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6 airports that are making money off the environment

November 3, 2014

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A tug pulls a Delta Connection jet to a gate at Washington Dulles International Airport. Photo by Benét J. Wilson

Taking care of the environment is not only good for the planet, it can also bring in extra money to airports. The Federal Aviation Administration has awarded $10.2 million in grants to six airports around the country under the Voluntary Airport Low Emission (VALE) program, which encourages facilities to cut emissions and improve air quality.

The program was originally created in 2005 to reduce all sources of airport ground emissions in areas of marginal air quality. VALE helps airport sponsors meet their air quality responsibilities under the Clean Air Act. Through VALE, airports can use Airport Improvement Program (AIP) funds and Passenger Facility Charges (PFCs) to help pay for low-emission vehicles, refueling and recharging stations, gate electrification and other airport-related air quality improvements.

Here’s a list of the projects.

  • New Mexico’s Albuquerque International Sunport received $431,479 to help it upgrade the infrastructure to low-emission technology by replacing four boilers in the airport’s central utility plant.
  • Hartsfield-Jackson Atlanta International — the world’s busiest airport — used its $102,456 grant to buy two alternative-fuel garbage trucks and convert two passenger vans to cleaner-burning fuel instead of diesel.
  • Chicago O’Hare International received $2 million that will allow the airport to install an underground fuel-hydrant system, eliminating the need for diesel-powered fuel trucks. The system will provide fuel for 20 gates in Concourse F.
  • Dallas-Fort Worth International Airport will use its $2 million to install 12 electric gates at Terminal B and install and connect seven pre-conditioned air units for parked aircraft. The air-unit connection with terminal power will eliminate the need for diesel or jet-fuel powered auxiliary power while passengers load and unload.
  • A $2 million grant received by Seattle-Tacoma International Airport will allow it to install 43 charging units in Terminals A and B to support electric ground support equipment (GSE) including luggage loaders and aircraft tugs. The electric GSE will reduce the use for conventional fuels and reduce emissions.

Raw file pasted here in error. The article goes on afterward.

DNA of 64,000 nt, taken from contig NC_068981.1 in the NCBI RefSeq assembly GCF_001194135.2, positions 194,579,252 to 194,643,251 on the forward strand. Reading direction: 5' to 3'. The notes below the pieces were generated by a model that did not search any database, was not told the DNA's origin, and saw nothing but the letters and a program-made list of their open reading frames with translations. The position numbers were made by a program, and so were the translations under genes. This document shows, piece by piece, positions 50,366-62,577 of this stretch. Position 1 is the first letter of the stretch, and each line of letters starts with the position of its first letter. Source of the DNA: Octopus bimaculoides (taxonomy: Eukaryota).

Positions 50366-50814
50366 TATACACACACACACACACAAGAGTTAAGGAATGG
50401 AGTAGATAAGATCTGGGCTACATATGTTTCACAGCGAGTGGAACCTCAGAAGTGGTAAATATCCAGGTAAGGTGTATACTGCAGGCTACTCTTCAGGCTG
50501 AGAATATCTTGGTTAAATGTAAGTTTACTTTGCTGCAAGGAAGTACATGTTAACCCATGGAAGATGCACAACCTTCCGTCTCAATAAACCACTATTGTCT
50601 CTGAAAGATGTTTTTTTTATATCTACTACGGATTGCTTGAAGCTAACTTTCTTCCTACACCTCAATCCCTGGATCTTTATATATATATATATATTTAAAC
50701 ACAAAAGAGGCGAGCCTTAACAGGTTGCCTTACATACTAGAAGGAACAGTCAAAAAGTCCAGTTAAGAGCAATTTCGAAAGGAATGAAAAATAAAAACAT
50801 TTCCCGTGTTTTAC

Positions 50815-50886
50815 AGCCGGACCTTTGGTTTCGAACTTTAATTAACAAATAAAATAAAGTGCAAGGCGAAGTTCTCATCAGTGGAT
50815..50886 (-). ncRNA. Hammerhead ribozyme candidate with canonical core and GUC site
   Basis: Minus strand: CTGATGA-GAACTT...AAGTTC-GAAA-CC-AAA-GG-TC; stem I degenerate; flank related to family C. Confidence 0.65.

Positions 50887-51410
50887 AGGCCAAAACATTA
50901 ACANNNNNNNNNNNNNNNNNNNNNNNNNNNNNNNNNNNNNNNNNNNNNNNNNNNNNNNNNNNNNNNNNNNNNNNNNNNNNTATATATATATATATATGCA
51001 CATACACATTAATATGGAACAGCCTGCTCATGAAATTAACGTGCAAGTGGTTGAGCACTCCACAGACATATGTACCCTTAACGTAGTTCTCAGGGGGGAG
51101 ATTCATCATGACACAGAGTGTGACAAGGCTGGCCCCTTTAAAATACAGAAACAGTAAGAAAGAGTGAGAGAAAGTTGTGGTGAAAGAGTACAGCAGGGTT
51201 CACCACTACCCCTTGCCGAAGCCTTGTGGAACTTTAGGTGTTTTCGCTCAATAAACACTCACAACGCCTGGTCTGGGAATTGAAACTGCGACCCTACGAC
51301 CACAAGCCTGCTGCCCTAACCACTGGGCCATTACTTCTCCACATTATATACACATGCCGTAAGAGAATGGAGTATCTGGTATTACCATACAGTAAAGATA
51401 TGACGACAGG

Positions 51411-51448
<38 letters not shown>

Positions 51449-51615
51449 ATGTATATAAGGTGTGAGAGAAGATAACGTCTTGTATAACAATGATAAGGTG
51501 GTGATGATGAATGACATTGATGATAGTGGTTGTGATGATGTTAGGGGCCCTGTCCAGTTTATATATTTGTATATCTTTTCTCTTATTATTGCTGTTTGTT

• And Charleston, West Virginia’s Yeager Airport will use its $3.6 million grant to pay for gate power units and pre-conditioned air units at seven gates. The units will allow parked aircraft to connect to terminal power while passengers load and unload and preclude the need for diesel or jet-fuel powered auxiliary power.

Since the beginning of the VALE program, airports are reducing ozone emissions by approximately 563 tons per year, equal to removing more than 31,000 cars and trucks off the road annually. In fiscal year 2014, the FAA issued VALE grants for nine projects at nine airports for $11.3 million. The FAA has funded 69 VALE projects at 38 airports since 2005, which represents a total investment of $184 million in clean airport technology.  That amount includes $146 million in federal grants and $38 million in local airport matching funds.


VALE program

FAA Airport Environmental Program

Clean Air Act

Airports Council International-North America’s Environmental Affairs Committee

Benét J. Wilson is co-editor of and blogs at She has been an aviation/travel journalists for more than 20 years. Follow her on Twitter @AvQueenBenet

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